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Statements: Kennard | Ness | Tristani
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Federal Communications Commission
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This is an unofficial announcement of Commission action. Release of the full text of a Commission order constitutes official action. See MCI v. FCC. 515 F 2d 385 (D.C. Circ 1974).

August 5, 1999
David Fiske: (202) 418-0500



The FCC today revised its national TV ownership rule to clarify that no market will be counted more than once when calculating whether a group station owner complies with the rule's 35% aggregate national audience reach limit.

In a Report and Order decided today, the Commission said that owners of television stations that have an attributable interest in another TV station in the same market, or that operate a satellite station in the same market, would not have to include those additional same-market outlets in calculating its 35% national aggregate television audience reach cap.

The FCC said that the public interest would not be served by double-counting the audience of a market when calculating an entity's national audience reach. The Commission clarified, however, that a station owner with an attributable interest in a station in a separate market (including time-brokered LMAs and satellite stations would have to count that additional audience as part of its national aggregate audience.

It said the clarifications were being made in conjunction with its decisions in two other Orders adopted today to revise its local broadcast ownership rules and its television attribution rules. It said that the changes would not be expected to cause any existing group television station owner to exceed the 35% national aggregate reach cap.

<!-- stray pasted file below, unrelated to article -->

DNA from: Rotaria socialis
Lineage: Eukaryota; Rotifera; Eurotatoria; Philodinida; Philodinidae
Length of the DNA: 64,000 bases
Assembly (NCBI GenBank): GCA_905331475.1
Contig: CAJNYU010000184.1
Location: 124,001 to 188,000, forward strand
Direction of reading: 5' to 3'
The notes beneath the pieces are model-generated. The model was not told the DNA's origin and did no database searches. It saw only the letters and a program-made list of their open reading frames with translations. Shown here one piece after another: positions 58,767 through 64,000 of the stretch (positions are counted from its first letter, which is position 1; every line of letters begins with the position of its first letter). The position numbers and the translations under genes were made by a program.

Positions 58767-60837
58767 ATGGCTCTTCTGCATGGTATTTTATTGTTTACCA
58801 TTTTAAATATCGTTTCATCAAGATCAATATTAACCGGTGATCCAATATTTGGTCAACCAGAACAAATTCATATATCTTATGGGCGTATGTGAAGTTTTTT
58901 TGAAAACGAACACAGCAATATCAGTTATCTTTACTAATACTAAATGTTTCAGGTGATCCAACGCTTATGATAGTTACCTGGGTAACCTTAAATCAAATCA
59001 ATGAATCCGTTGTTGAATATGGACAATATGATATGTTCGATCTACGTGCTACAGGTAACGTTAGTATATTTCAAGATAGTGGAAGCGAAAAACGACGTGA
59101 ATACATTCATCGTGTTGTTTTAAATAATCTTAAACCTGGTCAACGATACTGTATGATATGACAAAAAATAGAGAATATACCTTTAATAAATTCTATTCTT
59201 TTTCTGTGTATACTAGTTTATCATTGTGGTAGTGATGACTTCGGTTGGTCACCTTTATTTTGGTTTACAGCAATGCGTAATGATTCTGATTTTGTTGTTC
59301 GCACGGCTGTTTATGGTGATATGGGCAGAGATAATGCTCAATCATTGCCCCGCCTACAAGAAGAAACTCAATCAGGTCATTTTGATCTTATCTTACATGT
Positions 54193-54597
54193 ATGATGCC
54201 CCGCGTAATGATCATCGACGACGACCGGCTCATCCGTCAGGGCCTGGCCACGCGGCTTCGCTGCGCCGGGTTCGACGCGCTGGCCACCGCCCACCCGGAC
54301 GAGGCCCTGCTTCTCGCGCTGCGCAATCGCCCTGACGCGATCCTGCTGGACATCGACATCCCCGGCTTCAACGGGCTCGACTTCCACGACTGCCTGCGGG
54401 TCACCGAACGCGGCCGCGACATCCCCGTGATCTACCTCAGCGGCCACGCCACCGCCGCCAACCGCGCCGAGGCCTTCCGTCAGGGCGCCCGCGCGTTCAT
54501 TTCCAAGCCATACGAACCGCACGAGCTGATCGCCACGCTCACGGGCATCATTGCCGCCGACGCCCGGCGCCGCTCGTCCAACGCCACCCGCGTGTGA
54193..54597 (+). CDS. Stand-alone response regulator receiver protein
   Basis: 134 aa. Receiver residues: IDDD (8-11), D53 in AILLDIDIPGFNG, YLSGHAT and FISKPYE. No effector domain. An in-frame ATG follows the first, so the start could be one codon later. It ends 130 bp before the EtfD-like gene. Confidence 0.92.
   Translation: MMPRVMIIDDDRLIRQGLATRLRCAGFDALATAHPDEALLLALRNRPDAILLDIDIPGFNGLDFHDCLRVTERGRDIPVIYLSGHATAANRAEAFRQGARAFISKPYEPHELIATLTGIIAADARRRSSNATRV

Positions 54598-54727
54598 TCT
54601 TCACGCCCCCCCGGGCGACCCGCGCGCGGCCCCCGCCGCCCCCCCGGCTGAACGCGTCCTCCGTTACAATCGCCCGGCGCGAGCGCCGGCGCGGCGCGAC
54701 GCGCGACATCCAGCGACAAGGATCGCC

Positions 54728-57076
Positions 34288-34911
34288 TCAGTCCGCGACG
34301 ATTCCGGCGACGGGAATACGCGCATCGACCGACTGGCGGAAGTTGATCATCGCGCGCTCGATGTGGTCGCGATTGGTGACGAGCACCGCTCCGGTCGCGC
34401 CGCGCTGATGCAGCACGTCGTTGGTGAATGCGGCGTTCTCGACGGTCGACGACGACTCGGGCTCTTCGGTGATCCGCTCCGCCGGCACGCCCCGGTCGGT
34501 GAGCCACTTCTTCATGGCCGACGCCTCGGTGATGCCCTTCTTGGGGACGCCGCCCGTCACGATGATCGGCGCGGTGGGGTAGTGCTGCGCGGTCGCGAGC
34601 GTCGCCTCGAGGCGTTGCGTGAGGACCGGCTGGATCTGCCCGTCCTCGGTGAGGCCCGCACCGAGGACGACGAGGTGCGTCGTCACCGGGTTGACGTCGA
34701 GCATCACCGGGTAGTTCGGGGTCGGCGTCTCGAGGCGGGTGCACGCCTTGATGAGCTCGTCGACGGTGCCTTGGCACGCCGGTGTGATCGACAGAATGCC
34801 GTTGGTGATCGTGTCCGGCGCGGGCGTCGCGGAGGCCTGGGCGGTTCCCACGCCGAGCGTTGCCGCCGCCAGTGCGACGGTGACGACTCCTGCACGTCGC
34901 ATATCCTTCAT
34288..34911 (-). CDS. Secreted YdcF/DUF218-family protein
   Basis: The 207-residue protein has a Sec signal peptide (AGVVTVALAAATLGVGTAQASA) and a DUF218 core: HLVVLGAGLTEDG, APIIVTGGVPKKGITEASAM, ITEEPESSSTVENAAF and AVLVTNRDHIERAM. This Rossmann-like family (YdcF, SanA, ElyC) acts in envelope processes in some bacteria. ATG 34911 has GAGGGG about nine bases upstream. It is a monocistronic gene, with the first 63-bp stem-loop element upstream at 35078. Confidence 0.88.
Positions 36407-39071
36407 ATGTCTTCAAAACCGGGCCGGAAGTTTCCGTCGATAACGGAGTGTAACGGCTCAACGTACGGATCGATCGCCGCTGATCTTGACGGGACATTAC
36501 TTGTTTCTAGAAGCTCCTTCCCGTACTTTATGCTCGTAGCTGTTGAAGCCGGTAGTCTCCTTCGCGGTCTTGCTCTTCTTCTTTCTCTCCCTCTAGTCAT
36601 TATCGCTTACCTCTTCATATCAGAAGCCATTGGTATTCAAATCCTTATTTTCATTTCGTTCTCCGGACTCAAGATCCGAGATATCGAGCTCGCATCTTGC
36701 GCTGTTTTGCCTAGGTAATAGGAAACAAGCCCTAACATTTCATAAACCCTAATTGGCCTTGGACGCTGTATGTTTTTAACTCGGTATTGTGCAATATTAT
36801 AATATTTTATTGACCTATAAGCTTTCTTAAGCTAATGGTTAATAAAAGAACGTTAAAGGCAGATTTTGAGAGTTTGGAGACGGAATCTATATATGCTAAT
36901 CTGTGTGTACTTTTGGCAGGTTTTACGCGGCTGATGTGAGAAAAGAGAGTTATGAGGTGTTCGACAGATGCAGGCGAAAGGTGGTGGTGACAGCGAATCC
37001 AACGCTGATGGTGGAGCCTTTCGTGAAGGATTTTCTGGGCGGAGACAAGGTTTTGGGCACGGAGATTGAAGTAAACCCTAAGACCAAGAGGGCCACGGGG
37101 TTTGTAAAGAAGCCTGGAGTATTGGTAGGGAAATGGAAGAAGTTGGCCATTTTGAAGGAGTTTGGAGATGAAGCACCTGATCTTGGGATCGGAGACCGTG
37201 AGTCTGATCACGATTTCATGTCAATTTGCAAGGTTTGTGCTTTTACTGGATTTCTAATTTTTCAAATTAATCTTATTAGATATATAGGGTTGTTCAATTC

Pursuant to the national TV ownership rule, a station's audience reach is defined as consisting of the total number of television households within the television market for that station. UHF stations are attributed with 50% of the audience within the market (the UHF Discount).

The Commission said it would begin utilizing the Designated Market Areas (DMAs) compiled by A.C. Nielson, a commercial ratings service, for national and local audience figures. Previously the markets were defined as the Area of Dominant Influence (ADI) established by Arbitron, another commercial audience-rating service. It said that DMAs are now used for cable must-carry and retransmission consent determinations, and that Arbitron no longer updates its county-by-county market definitions.

Action by the Commission August 5, 1999, Report and Order (FCC 99-208), Chairman Kennard, Commissioners Ness, Furchtgott-Roth, Powell and Tristani, with Commissioners Ness and Tristani issuing separate statements

- FCC -

Report No. MM 99-9
MM Docket Nos. 96-222, 91-221, 87-8
Mass Media Bureau Contact: Paul Gordon (202) 418-2130